Friday, 14 June 2013

Waiting and Learning

Kathy Evans's burst of unpublished author insecurity this week led me to reflect on where I was in the process and how I felt. Kathy and I have been in the trenches for quite a while, waiting for the call-up to publishing glory – we even shared a blog post at the end of 2011 as writers who were "Almost There". We're still just as Almost There as we were back then and I was briefly tempted to title this post "The Waiting Room of the Damned"! But that would be an overly negative assessment that doesn't entirely reflect how I feel about things.

In many ways, the state of being Almost There is an agonising one – you've won approval for your writing, perhaps signed with an agent, and yet the publishing part stubbornly refuses to happen. You know that your work is publishable and editors love it, but somehow it never goes to acquisitions, or worse, it gets there and is turned down. To build your hopes up so far and then have them crushed is truly awful, especially if you don't have the luxury of rival publishers waiting in the wings to pick up your book. It can be like climbing almost to the top of Everest and discovering a sign that says "Summit Closed for Essential Repairs".

And yet, people do still sneak through. I look to Jackie Marchant or Teri Terry, who sat in the waiting room for far longer than me before they passed on to considerable success. That time you spend as an Almost There can be the making of you, allowing you to hone your skills, make contacts and discover the right voice for yourself and for your audience. I find myself harking back to a blog post Teri wrote in 2010, about the realisation that who she was as a person was getting in the way of the books she was trying to write. By taking her own personality and background into account, Teri was able to find publication with the incredibly successful Slated trilogy. Now perhaps, she was also lucky with her timing in terms of catching the dystopian wave before it crashed, but when I see the plaudits and awards that Teri is gathering (from real live teenage readers), I feel greatly encouraged.

Perhaps my current hopeful state of mind is because I've got something new I'm excited about, a book that's yet to be tainted by rejection. Or maybe it's because I've finally reached the "better place" I've been hoping to find for the last three years. I still want to be published, but I no longer need to be – which is an important mental shift for me. Will this new and improved mental attitude have any effect on my chances of publication? Probably not. But if I can stay feeling like this, then waiting (and learning) doesn't seem like the worst thing in the world anymore.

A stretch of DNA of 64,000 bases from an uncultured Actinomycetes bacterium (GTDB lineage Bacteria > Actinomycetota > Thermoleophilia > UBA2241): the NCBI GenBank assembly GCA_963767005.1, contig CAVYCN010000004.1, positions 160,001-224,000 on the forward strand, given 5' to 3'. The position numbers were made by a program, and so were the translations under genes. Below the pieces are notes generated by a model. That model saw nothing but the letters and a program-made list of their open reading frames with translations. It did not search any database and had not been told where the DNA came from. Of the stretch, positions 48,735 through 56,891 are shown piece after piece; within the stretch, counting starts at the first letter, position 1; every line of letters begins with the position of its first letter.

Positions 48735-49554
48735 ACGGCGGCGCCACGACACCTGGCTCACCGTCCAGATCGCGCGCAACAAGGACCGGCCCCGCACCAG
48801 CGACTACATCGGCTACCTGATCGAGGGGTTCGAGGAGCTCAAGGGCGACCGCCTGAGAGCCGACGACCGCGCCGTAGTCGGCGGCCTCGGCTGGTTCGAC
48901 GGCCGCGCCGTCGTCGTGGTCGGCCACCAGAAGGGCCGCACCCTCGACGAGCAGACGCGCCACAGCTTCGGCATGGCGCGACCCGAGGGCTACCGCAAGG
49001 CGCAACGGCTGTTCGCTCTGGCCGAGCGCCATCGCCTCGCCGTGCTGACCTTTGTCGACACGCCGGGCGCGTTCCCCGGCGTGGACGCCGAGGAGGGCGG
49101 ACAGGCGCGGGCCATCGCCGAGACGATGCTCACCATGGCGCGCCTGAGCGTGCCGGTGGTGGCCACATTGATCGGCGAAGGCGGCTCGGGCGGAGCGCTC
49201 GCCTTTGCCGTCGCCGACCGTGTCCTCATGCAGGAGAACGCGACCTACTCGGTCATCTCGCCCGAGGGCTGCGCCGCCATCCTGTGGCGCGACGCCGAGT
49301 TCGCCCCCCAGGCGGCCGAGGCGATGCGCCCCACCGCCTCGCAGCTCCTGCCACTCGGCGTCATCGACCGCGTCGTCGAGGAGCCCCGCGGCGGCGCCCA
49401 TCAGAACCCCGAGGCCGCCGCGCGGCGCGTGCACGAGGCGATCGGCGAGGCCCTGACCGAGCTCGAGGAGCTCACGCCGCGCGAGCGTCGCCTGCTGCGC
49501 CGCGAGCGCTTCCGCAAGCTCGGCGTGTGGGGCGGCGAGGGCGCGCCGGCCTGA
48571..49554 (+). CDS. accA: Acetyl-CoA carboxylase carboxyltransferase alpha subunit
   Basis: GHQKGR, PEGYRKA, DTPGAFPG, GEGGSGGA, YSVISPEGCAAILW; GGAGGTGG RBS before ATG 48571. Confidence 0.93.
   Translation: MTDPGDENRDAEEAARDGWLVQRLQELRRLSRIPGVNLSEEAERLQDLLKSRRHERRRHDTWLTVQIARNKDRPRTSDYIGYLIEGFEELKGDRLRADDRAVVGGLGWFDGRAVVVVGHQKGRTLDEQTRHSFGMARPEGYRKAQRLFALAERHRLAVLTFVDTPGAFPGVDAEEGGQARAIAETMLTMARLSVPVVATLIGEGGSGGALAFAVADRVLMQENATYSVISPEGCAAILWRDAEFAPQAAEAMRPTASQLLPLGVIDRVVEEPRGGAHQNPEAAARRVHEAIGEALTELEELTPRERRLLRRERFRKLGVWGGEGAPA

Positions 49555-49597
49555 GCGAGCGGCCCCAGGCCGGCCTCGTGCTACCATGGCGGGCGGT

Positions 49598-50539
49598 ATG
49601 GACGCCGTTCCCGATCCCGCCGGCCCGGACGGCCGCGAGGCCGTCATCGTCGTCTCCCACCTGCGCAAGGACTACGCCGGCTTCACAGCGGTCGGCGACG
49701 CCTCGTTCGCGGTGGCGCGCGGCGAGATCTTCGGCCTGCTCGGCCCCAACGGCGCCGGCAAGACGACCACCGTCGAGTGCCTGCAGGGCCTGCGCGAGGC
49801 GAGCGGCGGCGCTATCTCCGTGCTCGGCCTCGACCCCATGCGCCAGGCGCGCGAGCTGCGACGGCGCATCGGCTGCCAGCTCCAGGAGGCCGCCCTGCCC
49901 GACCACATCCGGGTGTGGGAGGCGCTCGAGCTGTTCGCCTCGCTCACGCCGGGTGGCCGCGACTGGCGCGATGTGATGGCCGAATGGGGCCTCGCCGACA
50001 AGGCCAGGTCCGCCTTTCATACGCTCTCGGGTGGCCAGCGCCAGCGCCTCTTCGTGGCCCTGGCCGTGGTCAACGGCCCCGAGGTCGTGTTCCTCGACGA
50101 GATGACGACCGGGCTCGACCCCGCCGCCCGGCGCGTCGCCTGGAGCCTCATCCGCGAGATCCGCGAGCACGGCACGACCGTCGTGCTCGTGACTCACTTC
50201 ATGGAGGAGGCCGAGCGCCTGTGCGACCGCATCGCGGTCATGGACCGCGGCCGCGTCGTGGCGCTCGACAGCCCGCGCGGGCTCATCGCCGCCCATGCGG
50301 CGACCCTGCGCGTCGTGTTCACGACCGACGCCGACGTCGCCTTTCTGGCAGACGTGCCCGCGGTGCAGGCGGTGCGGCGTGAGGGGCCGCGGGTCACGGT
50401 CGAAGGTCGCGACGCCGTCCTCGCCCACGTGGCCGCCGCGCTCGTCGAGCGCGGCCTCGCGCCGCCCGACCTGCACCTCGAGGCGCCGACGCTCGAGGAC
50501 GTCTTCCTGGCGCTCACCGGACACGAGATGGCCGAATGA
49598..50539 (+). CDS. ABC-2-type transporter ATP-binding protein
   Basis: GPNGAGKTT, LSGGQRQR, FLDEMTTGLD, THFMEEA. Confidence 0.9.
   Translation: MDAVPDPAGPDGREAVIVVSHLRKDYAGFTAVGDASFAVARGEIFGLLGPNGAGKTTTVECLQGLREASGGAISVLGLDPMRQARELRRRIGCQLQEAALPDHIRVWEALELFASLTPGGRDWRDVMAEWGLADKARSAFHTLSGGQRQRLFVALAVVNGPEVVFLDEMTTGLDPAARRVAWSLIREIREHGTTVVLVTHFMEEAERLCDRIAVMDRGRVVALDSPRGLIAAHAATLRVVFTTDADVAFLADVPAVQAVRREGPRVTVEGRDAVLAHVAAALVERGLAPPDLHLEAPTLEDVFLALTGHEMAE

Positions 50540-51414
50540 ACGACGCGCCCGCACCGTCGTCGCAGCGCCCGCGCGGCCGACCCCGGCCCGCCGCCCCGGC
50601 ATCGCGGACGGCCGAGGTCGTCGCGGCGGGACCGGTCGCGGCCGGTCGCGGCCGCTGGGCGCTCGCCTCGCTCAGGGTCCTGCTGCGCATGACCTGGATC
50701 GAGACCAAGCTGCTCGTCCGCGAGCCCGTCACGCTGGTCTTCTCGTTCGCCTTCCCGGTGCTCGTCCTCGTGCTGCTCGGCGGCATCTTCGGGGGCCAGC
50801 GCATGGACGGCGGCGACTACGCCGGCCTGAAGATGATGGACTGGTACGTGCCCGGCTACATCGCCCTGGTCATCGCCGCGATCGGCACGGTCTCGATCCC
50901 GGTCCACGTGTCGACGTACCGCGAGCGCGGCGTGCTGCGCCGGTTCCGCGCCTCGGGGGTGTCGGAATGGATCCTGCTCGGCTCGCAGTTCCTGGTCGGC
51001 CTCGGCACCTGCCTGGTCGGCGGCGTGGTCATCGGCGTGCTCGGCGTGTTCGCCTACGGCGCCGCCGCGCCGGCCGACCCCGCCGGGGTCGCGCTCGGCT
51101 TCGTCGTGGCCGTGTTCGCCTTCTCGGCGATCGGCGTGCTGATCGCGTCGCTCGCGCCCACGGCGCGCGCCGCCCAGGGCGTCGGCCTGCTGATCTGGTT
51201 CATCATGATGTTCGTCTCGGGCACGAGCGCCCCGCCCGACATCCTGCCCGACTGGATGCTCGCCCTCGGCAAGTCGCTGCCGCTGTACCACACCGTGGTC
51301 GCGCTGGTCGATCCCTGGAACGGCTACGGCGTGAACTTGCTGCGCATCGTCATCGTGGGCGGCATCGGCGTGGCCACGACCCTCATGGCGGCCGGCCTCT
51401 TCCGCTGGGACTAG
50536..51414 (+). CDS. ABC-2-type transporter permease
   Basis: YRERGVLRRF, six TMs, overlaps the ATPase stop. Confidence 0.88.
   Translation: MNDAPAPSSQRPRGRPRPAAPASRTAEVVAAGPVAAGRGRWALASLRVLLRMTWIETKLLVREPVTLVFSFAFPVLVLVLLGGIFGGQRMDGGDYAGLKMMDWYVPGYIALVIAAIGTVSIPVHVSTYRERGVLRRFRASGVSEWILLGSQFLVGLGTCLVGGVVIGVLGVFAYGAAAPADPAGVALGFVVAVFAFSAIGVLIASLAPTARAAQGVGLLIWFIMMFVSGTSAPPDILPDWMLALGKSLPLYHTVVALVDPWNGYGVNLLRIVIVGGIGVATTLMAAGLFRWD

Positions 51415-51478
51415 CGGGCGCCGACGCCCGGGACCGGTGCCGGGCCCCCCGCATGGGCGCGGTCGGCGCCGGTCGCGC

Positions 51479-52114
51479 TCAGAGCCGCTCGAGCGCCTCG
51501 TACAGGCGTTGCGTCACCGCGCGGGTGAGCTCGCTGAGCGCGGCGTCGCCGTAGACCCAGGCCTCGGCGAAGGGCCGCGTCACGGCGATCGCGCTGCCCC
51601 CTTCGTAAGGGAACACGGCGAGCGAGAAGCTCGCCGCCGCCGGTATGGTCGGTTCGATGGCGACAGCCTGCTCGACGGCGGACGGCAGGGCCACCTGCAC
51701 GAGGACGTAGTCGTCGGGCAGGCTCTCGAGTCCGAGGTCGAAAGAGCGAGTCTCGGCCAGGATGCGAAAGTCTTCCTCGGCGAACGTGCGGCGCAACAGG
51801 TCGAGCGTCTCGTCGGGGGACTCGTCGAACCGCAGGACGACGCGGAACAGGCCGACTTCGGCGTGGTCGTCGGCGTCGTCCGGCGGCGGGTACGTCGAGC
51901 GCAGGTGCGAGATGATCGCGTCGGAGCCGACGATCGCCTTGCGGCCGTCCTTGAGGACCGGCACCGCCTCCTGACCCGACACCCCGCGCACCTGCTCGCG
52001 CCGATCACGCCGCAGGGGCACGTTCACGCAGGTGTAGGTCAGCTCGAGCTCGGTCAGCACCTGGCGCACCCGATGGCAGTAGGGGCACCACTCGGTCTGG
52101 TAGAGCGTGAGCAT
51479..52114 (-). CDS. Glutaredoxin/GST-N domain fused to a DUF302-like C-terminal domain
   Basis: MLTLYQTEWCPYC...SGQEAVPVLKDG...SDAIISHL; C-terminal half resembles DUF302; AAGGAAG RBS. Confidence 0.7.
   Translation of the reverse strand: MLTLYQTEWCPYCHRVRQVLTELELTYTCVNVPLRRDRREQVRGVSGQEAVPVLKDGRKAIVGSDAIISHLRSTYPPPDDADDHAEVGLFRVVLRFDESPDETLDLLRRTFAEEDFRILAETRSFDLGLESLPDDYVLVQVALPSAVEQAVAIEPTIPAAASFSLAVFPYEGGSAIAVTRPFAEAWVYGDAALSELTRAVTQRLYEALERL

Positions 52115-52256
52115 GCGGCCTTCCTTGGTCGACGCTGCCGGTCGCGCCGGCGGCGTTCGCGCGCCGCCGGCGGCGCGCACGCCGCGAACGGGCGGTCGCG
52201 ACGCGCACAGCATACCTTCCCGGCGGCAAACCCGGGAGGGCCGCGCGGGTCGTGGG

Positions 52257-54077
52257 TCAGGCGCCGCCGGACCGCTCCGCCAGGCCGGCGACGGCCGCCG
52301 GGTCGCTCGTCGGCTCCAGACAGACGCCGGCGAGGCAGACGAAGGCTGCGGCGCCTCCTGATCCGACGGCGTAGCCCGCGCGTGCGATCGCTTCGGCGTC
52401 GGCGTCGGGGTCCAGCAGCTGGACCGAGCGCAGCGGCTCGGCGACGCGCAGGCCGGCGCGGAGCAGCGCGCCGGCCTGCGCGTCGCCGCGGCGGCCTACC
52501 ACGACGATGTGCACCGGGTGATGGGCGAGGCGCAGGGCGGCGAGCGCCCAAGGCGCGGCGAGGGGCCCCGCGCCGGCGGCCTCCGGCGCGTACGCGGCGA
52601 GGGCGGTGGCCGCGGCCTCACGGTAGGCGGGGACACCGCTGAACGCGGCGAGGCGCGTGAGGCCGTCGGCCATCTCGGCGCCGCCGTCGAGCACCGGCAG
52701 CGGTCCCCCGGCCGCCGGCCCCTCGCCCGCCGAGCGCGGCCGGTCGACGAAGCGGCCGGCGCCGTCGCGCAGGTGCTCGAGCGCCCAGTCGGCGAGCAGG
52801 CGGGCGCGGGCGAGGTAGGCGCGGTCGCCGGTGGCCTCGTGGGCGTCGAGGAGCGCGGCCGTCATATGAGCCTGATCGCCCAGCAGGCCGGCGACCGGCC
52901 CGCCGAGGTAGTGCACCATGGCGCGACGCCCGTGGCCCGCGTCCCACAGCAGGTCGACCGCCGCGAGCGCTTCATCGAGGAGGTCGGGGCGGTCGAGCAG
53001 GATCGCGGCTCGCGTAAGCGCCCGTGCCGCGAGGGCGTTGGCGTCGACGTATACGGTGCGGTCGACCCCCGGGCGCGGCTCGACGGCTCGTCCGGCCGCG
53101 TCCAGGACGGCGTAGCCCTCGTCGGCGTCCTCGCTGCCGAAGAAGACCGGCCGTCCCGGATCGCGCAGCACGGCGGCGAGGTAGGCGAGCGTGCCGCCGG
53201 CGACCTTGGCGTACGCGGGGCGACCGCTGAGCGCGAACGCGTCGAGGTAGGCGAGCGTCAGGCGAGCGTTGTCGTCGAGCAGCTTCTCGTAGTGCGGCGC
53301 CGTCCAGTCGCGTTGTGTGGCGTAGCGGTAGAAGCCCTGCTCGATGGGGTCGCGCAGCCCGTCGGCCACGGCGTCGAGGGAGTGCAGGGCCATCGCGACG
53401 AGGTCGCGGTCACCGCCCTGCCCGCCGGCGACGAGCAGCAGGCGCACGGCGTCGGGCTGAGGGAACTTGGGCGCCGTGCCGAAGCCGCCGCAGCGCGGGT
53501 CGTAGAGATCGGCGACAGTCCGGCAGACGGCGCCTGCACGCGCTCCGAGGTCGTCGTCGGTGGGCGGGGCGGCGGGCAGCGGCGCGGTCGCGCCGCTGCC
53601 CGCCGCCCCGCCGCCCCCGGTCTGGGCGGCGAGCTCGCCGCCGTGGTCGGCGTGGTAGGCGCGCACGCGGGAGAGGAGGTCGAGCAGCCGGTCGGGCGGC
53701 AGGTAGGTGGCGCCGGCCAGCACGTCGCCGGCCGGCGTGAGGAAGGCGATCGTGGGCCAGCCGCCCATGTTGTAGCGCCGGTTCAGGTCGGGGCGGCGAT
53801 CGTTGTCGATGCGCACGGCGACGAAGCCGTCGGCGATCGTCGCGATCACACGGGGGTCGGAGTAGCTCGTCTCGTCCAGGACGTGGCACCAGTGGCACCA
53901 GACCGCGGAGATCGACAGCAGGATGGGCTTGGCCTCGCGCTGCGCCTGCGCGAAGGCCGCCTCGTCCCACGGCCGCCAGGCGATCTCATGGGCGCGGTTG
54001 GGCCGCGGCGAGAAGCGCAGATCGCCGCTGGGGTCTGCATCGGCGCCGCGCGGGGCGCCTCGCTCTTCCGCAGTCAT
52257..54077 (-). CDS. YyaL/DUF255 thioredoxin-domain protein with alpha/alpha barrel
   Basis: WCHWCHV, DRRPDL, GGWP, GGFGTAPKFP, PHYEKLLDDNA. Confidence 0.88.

Nick.

8 comments:

  1. You total star Nick Cross. That is all.

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  2. Hi Nick, lovely reflective post there and I do hope your optimism is rewarded soon! You too Kathy!! x

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  3. There seems to be a real focus on pushing debuts at the moment, maybe there always has been. I think if you're prepared for your publication moment when it comes, you've got a much greater chance of sustaining a writing career, which is the hard part. Especially if you've met lots of booksellers and librarians, who will be rooting for your book.

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  4. Your post sounds suspiciously like the conversations I've been having with both Kathy and Bekki this week. Must be something in the air!
    I do think your line " I still want to be published, but I no longer need to be – which is an important mental shift for me" is one of the most critical shifts any writer can make - otherwise we go bonkers. Or rather, more bonkers than we already are.

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  5. Lesley Johnson14 June 2013 at 17:02

    As a very new writer, just taking my first faltering footsteps on the literature ladder (I know, perhaps too much alliteration there :D)I really appreciate reading about authors who are 'nearly there', as well as those who are 'already there'. Thank you Nick, for your words of wisdom, I will keep them in my head throughout...of wanting to be published but no longer needing to be. A long way for me to go yet, but I find everything said by all of you very inspiring. From one, who is for now, 'nowhere near there' and already bonkers :)

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  6. Tim Collins makes a very good point about being prepared for success. Everything you are doing now, including the conversations you are having with published authors, is building up skills, confidence and knowledge for later. You'll be ready to hit the ground running or, if the new book is about zombies, shambling.

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  7. 'Nearly there' - sometimes I feel as if I've been following directions from a satnav which has sent me on a very circuitous route ... with 'Where are we now?' by David Bowie playing in the background ...

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  8. Love this post. I feel am now approaching 'nearly there' status, making me, of course, 'nearly nearly there'!

    I am actually terrified of the time, if it ever comes, when I get a publishing deal, as I worry about how I'd cope with the pressure of having a deadline for the second book. So I'm actually quite pleased that nowadays you don't get taken on unless you are really, really, really, really ready. I figure the more confident I am in my writing when (if) I get a contract, the better.

    I think the key thing is to just continue working on being a better and better writer.

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